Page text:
Why do people change? Sometimes they are forced to change by those who are more powerful. Sometimes they change without even realizing it, growing or evolving along with other developments. Sometimes they feel injustice or limitation and resolve to overcome these difficulties. And sometimes they consciously claim new opportunities never before imagined.
In the last several centuries the situation of women has altered dramatically, especially the circumstances of white women in Western society so much so that it is possible to document a rising feminist critical consciousness. As women have become more self-conscious about themselves, their relationship to authority, especially religious authority, has changed. Today, Christian and Jewish women have new understandings of their place in religious communities and their relationship to scripture. This new understanding may be called a "feminist critical consciousness."
If we seek to understand what is going on in biblical scholarship today, if we want to celebrate the varieties of women's gifts in church and synagogue, if we want to anticipate some of the work of feminist theologians, it is important to understand the modern history of feminist consciousness. What are its origins? How has it evolved? What are its most recent expressions?
Until the early nineteenth century, most intellectual and theological work was done out of a prefeminist perspective. There was no conscious awareness that women's experience, as women's experience, was relevant to intellectual work. It was a man's world. Women were part of the male story. As women they remained invisible. This prefeminist consciousness acknowledged that women's lives did have some unique aspects, but the differences were unimportant.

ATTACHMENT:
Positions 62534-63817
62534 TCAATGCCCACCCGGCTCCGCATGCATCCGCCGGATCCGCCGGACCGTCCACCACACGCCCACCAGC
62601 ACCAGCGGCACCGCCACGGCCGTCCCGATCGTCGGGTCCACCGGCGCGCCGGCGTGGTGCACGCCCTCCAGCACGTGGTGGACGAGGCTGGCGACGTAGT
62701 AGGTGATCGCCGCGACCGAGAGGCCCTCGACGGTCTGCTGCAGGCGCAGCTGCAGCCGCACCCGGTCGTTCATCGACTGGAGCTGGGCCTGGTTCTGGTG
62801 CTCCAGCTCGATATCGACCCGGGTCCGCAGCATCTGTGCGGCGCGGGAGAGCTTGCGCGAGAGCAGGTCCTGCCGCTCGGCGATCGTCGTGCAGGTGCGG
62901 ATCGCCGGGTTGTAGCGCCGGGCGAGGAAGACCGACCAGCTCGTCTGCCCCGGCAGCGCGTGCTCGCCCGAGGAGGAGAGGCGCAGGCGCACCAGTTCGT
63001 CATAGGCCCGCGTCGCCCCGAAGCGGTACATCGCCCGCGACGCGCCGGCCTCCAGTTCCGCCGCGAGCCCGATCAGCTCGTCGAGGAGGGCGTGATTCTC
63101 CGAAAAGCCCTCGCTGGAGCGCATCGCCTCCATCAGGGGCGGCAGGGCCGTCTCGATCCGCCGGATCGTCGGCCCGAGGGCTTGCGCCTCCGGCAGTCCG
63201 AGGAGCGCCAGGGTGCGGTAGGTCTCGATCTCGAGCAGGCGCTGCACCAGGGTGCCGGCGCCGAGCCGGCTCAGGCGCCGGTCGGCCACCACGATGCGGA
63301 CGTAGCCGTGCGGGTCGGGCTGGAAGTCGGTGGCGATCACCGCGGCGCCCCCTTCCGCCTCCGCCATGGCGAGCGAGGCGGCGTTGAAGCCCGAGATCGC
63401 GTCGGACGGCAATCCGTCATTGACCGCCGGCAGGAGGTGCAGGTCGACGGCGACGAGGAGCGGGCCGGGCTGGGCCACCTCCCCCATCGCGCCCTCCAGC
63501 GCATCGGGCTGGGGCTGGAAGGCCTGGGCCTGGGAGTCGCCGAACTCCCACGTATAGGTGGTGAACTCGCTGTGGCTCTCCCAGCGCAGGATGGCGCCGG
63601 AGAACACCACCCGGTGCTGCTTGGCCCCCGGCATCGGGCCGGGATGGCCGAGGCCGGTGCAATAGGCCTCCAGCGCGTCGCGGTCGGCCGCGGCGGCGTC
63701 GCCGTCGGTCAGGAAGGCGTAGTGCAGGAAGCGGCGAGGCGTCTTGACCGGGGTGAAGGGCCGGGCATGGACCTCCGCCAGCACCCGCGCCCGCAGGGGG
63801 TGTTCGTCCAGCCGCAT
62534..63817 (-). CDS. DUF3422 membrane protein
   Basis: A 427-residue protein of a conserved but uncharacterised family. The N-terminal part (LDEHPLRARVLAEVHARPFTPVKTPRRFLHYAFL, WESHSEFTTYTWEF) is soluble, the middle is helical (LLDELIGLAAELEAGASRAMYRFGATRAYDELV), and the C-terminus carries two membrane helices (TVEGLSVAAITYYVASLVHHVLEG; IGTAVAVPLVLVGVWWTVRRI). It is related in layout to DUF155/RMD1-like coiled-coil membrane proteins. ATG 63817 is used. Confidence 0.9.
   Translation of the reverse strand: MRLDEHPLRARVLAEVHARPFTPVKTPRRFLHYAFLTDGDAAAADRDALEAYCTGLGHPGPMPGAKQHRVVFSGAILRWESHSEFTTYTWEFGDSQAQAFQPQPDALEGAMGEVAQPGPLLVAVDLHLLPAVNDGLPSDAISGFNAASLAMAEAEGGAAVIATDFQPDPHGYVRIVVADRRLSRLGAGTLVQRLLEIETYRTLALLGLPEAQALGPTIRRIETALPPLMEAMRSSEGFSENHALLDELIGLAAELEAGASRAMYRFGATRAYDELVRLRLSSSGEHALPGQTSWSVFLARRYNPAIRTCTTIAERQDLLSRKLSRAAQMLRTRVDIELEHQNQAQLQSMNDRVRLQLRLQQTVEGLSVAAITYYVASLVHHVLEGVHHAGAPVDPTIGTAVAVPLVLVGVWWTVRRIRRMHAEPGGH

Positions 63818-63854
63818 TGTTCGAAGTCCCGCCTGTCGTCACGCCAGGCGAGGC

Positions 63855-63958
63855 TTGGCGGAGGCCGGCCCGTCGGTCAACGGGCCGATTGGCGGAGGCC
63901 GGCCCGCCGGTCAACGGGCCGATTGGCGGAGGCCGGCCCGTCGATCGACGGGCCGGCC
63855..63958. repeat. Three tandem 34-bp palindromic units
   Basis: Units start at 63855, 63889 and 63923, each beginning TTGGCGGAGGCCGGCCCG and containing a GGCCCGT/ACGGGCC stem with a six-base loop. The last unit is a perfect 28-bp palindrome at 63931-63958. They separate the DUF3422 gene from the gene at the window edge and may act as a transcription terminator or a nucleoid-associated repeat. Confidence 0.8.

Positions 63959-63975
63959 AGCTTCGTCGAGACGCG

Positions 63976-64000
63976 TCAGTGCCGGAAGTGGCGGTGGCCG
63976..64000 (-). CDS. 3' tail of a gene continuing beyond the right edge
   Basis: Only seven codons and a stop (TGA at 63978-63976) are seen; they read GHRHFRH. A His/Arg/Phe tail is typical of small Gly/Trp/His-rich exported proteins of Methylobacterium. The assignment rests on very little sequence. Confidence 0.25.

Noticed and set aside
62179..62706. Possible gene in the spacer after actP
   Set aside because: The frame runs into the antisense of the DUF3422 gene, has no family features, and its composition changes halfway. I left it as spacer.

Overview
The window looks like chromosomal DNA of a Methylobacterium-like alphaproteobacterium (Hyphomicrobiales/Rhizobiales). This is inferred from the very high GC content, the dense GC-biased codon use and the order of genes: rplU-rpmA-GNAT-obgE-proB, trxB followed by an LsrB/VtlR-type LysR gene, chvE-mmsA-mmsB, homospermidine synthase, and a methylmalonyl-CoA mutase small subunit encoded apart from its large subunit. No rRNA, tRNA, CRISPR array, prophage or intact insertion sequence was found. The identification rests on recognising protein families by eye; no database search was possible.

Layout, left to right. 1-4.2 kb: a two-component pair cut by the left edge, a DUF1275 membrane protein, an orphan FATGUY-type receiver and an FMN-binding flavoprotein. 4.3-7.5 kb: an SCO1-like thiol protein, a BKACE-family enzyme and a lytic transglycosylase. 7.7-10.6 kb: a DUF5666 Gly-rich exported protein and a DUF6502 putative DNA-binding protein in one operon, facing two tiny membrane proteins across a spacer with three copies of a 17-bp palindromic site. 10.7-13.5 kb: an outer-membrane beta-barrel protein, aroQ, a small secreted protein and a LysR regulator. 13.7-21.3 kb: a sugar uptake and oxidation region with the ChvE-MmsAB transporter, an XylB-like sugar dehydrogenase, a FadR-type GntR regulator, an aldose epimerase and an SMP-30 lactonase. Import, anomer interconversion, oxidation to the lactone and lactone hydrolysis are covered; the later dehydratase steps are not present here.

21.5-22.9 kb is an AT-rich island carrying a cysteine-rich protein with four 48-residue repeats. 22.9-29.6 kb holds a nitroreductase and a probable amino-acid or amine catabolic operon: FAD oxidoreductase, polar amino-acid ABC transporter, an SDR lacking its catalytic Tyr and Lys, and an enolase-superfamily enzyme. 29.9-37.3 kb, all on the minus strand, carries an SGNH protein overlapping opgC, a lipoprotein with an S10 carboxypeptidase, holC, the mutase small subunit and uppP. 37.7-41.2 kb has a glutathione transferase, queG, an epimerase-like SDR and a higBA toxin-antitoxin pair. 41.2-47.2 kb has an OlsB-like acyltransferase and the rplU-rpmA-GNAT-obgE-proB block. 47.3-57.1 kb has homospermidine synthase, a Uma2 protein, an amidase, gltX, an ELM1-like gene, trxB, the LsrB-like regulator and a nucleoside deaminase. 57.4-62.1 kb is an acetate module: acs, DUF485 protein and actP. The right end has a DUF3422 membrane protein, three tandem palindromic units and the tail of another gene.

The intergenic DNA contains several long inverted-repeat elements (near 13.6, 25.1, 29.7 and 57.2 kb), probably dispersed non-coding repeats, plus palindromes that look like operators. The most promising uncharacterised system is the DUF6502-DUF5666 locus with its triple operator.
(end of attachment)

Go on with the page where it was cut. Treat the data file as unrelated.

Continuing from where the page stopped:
Gradually, however, women came to believe that their experience was too limited and undervalued. They began to agitate for change; in the legal system, in politics, in fashion, in social expectations, and even in the church. Women became self-conscious about themselves as women.
This was very upsetting to many people. Opponents of the women's rights movement used the Bible to argue that it was not legitimate for women to name or value their female experience. Women in the churches tried to reconcile their commitment to the authority of the Bible with emerging feminist activism. They also became interested in questions of biblical interpretation. How did the Bible affirm their lives? When a text was insensitive to women's experience, what was its authority?
Today many biblical scholars believe that the specific context of interpretation matters. It is important to uncover the ancient cir cumstances that produced a text. It is also necessary to value the ways in which people of color, the poor, the aging, and women approach the Bible. These unique contexts enhance understanding and shape interpretation. In current biblical study it is almost as important to examine the contemporary situation of the reader as it is to know the particular milieu that produced a text many centu ries earlier.
A feminist consciousness in American society, therefore, has gone through several stages.